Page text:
The 5′ termini of all mRNAs transcribed in the nucleus contain a 7-methylguanosine, m7GpppN (where N is any nucleotide), which is called a cap structure. A number of proteins, collectively known as initiation factors, come together to form the cap-binding protein complex, which interacts with the cap structure of mRNAs. Two of these important components are the eukaryotic initiation factor 4E (eIF4E) and 4A (eIF4A): eIF4E directly binds to the cap structure and is rate-limiting for the initiation of translation, while eIF4A is a helicase that is required for the unwinding of the secondary structure of the 5′UTR of the mRNA prior to the commencement of translation (Sonenberg & Hinnebusch, 2009). Only a small number of eukaryotic mRNAs are translated in a cap-independent manner, where the ribosome binds to the mRNA through a specialized secondary structure of the mRNA, known as an internal ribosome entry site (IRES; Pelletier & Sonenberg, 1988).

Regulation of Cap-Dependent Translation

The target of rapamycin (TOR), or mechanistic target of rapamycin (mTOR) in mammals, acts as a major promoter of cap-dependent translation. This evolutionarily conserved kinase plays a central role in linking many cellular and environmental cues to cell metabolism, growth, and proliferation in all eukaryotes, and its abnormal function is associated with a number of diseases (Buckmaster, Ingram, & Wen, 2009; Ehninger et al., 2008; Hoeffer & Klann, 2004; X. M. Ma & Blenis, 2009; Sharma et al., 2010; Swiech, Perycz, Malik, & Jaworski, 2008; Tang et al., 2002). Some of these diseases are characterized or accompanied by aberrant synaptic activity, including abnormal features in synaptic plasticity. TOR promotes cap-dependent translation primarily through phosphorylation of eIF4E binding protein (4E-BP) and S6 ribosomal protein kinase (S6K). TOR-induced phosphorylation of 4E-BP suppresses its ability to bind and inhibit eIF4E, thus enhancing the interaction of the cap-binding complex with the mRNA 5′ cap and promoting translation (Sonenberg & Hinnebusch, 2009). In parallel, phosphorylation by TOR activates S6K, in turn enhancing its ability to phosphorylate downstream targets that promote translation. S6K is best known for phosphorylating the ribosomal protein S6 (Hay & Sonenberg, 2004; X. M. Ma & Blenis, 2009). In addition, S6K activity leads to increased helicase activity of eIF4A, thereby promoting mRNA scanning and base-pairing of AUG start codon with the Met-tRNAiMet anticodon (Dorrello et al., 2006; Shahbazian et al., 2010). Primarily through 4E-BP and S6K, TOR can regulate various aspects of protein translation.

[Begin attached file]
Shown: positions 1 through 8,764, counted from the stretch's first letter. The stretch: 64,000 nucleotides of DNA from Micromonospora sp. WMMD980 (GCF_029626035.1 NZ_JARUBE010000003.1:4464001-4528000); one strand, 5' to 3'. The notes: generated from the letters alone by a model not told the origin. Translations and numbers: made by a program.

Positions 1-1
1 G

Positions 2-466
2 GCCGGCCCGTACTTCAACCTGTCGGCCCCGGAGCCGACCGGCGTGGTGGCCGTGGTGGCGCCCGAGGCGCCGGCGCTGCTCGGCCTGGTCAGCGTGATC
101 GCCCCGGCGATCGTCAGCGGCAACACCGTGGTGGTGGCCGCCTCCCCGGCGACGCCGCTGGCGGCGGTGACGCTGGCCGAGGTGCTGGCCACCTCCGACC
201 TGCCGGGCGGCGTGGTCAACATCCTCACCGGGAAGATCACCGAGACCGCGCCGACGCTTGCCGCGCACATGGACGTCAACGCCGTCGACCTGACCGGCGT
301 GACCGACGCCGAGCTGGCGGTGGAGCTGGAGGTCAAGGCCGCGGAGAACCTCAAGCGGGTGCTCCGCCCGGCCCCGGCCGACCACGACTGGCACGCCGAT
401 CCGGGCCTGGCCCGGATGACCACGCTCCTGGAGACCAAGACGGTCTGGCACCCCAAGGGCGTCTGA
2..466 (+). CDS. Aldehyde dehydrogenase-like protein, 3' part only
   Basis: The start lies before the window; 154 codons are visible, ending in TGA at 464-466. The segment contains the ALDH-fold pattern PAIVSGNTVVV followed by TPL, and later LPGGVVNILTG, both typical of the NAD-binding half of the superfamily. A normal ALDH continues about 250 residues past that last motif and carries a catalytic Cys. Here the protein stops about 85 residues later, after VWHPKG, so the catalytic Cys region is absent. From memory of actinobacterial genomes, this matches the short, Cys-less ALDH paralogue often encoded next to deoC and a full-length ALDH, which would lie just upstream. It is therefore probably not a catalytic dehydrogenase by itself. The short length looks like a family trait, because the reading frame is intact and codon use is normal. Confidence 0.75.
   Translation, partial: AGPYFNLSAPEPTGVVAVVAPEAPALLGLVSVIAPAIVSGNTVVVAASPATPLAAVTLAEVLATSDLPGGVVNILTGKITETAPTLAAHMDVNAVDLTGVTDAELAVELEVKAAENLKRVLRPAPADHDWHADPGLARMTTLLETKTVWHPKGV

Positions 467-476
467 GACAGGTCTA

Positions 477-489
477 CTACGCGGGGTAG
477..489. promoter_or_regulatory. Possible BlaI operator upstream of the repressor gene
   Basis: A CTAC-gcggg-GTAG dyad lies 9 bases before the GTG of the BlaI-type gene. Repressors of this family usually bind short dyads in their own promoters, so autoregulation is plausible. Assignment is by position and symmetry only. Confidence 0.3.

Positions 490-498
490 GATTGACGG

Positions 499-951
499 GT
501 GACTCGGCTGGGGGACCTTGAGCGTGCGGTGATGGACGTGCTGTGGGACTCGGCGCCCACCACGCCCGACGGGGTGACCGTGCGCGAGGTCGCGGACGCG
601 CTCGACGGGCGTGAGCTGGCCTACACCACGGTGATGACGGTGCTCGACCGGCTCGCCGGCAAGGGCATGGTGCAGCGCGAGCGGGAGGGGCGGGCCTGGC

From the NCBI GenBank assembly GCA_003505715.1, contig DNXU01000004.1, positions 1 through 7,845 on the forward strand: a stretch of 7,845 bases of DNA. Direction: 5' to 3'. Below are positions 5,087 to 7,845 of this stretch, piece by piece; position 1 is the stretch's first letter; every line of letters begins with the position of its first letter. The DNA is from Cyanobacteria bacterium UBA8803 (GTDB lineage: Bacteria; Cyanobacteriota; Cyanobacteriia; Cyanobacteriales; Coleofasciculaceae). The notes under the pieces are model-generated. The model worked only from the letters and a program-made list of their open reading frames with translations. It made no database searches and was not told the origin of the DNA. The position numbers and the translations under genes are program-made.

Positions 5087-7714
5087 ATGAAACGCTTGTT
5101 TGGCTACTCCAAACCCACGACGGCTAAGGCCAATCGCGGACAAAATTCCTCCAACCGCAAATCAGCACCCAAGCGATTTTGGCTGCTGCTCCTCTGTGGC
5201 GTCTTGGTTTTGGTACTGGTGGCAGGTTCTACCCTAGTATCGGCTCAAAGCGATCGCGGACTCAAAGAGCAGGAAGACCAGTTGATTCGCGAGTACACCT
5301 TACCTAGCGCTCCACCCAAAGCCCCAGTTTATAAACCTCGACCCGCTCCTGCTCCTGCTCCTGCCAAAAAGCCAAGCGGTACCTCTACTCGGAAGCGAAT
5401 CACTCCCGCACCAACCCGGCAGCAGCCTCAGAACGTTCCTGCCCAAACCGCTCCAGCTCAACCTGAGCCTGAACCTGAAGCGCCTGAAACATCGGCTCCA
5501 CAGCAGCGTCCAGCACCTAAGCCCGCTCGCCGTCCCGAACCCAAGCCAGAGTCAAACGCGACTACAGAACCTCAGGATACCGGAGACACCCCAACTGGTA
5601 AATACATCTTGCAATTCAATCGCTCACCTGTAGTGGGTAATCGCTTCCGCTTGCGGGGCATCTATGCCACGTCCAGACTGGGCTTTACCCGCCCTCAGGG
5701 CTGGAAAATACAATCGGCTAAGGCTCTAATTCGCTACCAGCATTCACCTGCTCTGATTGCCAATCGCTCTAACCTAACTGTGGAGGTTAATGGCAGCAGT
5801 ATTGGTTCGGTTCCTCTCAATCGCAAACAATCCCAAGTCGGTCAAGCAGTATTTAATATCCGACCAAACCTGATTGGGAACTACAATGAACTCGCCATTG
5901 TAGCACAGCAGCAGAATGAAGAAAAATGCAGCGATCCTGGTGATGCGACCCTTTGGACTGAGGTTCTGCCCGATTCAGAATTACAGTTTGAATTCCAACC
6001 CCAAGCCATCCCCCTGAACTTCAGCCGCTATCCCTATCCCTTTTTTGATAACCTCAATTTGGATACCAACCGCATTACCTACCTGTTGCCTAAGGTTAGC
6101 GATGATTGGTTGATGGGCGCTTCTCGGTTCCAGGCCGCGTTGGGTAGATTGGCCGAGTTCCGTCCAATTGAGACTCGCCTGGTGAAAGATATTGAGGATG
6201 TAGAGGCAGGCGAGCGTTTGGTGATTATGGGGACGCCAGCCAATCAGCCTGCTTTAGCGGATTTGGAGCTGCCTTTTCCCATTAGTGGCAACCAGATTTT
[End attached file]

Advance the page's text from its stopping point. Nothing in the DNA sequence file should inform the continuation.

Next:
Hebbian Plasticity and Protein Translation

The development and refinement of protocols to induce LTP and LTD allowed for the dissection of the mechanisms underlying these processes. Experimentally, LTP is generally induced by short bursts of high-frequency neuronal stimulation, which results in persistent enhancement in the amplitude of synaptic responses lasting hours (Andersen, Krauth, & Nabavi, 2017; Bliss & Collingridge, 1993; Lynch, 2004). LTD, on the other hand, is usually induced by low-frequency stimulation, leading to a lasting decrease in the amplitude of synaptic responses (Collingridge, Peineau, Howland, & Wang, 2010; Dudek & Bear, 1992; Luscher & Malenka, 2012; Massey & Bashir, 2007). We now know that LTP and LTD are not counterparts of a singular phenomenon, but rather they are independent classes of synaptic plasticity with distinctive molecular mechanisms (Malenka & Bear, 2004; Massey & Bashir, 2007). The considerable evidence that cap-dependent protein synthesis and translation regulation are critical for both LTP and LTD (Costa-Mattioli et al., 2009; Kelleher, Govindarajan, & Tonegawa, 2004; Sutton & Schuman, 2006) will be briefly summarized here, followed by a more thorough examination of the role of protein translation in homeostatic synaptic plasticity.